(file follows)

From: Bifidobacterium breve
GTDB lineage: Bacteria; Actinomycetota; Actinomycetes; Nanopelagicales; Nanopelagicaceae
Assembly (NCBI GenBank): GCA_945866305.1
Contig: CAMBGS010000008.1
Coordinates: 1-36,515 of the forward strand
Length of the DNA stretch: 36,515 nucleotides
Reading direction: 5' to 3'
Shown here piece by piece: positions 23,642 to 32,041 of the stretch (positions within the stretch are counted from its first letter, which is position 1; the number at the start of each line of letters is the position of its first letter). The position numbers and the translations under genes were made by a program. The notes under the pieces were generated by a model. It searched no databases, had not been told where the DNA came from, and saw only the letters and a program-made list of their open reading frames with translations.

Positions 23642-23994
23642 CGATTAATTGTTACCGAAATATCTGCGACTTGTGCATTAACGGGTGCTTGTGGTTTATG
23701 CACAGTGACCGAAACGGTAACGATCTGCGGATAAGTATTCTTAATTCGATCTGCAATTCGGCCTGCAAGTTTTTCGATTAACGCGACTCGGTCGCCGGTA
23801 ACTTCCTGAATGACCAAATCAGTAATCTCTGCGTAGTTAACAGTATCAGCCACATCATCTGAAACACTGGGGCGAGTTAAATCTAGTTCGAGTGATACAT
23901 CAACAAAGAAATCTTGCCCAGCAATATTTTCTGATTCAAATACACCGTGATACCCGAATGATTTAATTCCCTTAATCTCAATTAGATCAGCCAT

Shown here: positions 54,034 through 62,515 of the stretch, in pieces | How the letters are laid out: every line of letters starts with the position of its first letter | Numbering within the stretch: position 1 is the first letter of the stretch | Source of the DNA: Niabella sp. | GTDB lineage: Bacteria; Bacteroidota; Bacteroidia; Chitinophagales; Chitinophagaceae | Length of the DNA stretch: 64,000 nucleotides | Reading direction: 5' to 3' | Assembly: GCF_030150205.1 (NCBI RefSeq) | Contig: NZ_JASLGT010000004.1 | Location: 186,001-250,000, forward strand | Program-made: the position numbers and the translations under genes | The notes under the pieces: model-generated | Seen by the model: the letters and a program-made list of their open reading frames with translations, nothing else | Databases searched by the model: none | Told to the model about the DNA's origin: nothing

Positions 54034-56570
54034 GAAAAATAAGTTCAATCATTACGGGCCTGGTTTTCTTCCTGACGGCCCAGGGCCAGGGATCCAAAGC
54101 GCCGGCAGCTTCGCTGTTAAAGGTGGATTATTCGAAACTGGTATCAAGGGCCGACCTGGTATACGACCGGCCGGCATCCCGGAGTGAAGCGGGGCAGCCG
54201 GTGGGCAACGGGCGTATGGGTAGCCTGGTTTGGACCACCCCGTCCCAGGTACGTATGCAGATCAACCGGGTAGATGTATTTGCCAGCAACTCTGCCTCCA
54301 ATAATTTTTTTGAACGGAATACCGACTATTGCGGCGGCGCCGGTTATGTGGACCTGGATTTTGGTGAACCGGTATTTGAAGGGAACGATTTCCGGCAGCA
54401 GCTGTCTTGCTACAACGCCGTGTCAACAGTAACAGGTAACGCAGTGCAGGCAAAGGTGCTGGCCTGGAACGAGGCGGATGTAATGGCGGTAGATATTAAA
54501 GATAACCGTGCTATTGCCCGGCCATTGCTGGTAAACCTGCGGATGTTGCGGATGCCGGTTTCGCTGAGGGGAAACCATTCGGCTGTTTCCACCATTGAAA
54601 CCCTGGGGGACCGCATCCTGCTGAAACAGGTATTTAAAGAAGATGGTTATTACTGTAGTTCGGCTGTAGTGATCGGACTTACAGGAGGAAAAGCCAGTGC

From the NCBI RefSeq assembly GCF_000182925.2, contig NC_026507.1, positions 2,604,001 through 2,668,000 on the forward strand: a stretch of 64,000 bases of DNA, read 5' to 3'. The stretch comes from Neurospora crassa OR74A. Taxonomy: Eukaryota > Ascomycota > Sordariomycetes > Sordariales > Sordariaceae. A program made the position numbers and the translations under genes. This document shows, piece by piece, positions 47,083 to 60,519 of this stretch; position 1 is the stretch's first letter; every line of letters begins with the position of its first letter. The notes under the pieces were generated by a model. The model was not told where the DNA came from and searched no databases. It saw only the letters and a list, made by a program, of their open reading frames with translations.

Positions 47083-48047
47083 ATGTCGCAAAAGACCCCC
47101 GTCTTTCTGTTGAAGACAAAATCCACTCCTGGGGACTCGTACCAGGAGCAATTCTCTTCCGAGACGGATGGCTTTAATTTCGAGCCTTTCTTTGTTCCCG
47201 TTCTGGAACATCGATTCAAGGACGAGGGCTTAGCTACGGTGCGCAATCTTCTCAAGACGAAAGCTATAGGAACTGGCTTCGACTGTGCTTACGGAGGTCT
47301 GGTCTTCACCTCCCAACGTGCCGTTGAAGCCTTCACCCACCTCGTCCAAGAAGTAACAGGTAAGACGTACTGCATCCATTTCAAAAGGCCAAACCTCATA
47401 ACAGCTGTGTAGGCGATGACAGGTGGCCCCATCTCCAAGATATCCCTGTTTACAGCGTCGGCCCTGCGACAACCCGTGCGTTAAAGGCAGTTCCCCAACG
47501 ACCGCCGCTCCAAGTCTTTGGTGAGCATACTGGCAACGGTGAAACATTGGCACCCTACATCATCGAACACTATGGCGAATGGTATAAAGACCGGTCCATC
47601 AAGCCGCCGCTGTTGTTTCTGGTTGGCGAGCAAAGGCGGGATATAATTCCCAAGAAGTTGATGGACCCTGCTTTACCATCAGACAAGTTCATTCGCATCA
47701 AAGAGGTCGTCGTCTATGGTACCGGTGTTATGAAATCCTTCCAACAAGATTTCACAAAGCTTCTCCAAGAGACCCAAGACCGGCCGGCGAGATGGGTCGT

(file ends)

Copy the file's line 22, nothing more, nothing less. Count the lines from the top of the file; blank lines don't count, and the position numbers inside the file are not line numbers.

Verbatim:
54601 CCCTGGGGGACCGCATCCTGCTGAAACAGGTATTTAAAGAAGATGGTTATTACTGTAGTTCGGCTGTAGTGATCGGACTTACAGGAGGAAAAGCCAGTGC